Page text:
By Dr Tim Kitchen, Senior Education Advocate APAC
The 10th annual Adobe Education Leadership Forum was held this March amidst the tropical beauty of Bali, Indonesia. The forum brought together more than 107 education leaders from 10 countries across Asia Pacific to discuss upcoming trends in education, emerging technologies, and the need to foster creativity in the classroom.
One of the themes to emerge from this year’s conference was the need to address the rise of a digital world powered by mobile technology and how classroom learning will change as a result. Millennials have a very different approach to learning and educators need to adapt their teaching styles to continue engaging this new breed of students. At the same time, the digitization of content means that educational institutions also need to change their strategies for engaging and attracting the best and brightest students.
During the conference Adobe launched the results of its study, ‘Transforming Education with Mobile and Digital Technology’, which surveyed more than 1,000 educators from 13 countries across Asia Pacific. The study aimed to gauge the state of mobile technology adoption in the classroom and the importance of mobility and digital tools in education.
Surprisingly, the study found that far from being reluctant to admit mobile devices to classrooms, educators strongly believe that their proliferation is already having a positive impact, and influencing for the better the way instruction is delivered to students. While traditionalists may claim that mobile devices in the classroom can be a distraction, they are now in the minority with 77% of survey respondents felt that there was a positive overall net effect to having mobile devices strategically integrated into the teaching process.
The study highlighted specific barriers to the proliferation of mobile technology in educational institutions. Across Asia Pacific, educators felt that budget allocation (39%) and issues with integration of mobility with existing infrastructure (27%) were the top two crucial areas to overcome for faster adoption of mobile technology in academic institutions.
At the end of the two-day event, educators concluded that what was most vital was not focusing on teaching techniques or strategies, but instead ensuring the student learning experience was enhanced to capture the attention and imaginations of a new generation of students who have grown up naturally surrounded by digital technology and mobile devices. To them, swiping on a screen comes as a natural first response and educators felt that they need to better understand this shift in behavior in order to evolve their teaching curricula down the line. One often-repeated line at the conference was keynote speaker Dan Haesler’s urging to ensure students were “in task vs. on task”- in other words, making sure that students were fully immersed in their learning experience as opposed to ticking off checkboxes on a list of things that need to be done.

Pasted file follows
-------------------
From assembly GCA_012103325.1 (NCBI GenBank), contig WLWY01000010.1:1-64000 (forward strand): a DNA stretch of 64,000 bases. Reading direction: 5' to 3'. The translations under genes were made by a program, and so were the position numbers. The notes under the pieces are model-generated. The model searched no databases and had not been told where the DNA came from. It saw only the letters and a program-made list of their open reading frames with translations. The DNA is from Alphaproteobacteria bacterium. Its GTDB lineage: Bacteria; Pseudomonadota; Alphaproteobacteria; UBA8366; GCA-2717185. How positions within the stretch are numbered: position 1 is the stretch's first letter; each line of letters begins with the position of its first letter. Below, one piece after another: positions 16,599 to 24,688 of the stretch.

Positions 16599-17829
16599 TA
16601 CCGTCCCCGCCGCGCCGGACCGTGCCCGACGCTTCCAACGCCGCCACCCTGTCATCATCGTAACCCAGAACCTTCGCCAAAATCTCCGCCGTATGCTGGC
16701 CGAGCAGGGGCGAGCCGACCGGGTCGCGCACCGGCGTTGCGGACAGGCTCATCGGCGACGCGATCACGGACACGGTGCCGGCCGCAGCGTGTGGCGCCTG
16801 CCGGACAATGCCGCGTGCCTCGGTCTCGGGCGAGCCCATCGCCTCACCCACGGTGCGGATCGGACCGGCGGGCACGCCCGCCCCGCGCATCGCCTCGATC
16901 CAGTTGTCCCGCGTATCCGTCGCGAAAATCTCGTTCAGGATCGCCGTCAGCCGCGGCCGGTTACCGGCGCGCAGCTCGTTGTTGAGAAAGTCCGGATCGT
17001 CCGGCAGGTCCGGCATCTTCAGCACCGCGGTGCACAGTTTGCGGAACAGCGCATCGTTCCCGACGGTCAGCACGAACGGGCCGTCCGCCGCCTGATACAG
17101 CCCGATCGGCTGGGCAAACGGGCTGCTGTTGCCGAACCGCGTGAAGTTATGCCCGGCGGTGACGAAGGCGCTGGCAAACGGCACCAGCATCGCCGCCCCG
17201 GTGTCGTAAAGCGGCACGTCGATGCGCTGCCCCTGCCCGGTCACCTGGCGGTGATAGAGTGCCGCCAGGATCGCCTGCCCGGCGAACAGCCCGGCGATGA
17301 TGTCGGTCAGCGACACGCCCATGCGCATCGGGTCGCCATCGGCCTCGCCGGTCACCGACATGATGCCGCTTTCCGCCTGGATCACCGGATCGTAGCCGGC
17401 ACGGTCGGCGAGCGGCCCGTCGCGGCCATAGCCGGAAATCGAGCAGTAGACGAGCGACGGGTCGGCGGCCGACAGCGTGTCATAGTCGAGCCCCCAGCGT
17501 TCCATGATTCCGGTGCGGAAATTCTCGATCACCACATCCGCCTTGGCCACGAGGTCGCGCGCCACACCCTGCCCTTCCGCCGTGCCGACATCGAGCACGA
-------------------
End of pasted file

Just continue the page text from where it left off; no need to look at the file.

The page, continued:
Watch recorded sessions from the Education Forum – http://new.livestream.com/WilkarProductions/AdobeEducationForum15
Here’s a 60 second video summary of the forum – https://vimeo.com/123374861
You can reach out to @timkitchen on Twitter
Technology is changing the way we teach and the classroom is no longer defined by paper, pencils and chalkboards. Thanks to technology, traditional ways of learning are evolving toward a more creative platform. In fact, educators and students alike are redefining the way they share and gain knowledge.
Last month, we had the pleasure of hosting 125 delegates from 12 countries across Asia Pacific at the Adobe Education Leadership Forum 2013. Many education leaders and institutions such as Strathcona Baptist Girls’ Grammar School in Australia, Institute of Technical Education in Singapore, Learning Links Foundation in India and Korea Education Research Information Service, came together to share their experiences and discuss changes they see in education today.
Trevor Bailey, director of worldwide education at Adobe, addressed the importance of fostering creativity, highlighting that it should no longer be an elective in the classroom – it is the future. He also shared how technology enables teachers and students to tap into new streams of learning.
Bruce Dixon, co-founder of Anytime Anywhere Learning Foundation and the founding director at ideasLAB Australia took the stage as well, stressing that educators shouldn’t underestimate the power of technology as it can help students through their learning journey. In fact, contemporary pedagogical insight comes from a better understanding of the realities of the modern learner’s world and how they gain knowledge. More specifically, today’s modern learner can be looked at in three different ways:
- The Social Learner, who moves from ‘me’ to ‘we’
- The Self-Directed Learner, who moves from dependency to autonomy
- The Inquiry-Based Learner, who moves from the known into the unknown
Today, technology caters to the different learning styles, providing educators with a great opportunity to not only embrace the new tools but to continue the evolution of the way we teach and learn. By incorporating technology and creativity into the classroom we are teaching our modern learners in a language that is native to them. This is what they are used to and the best way to prepare them for future success!
Check out more photos from Adobe Education Leadership Forum 2013 here: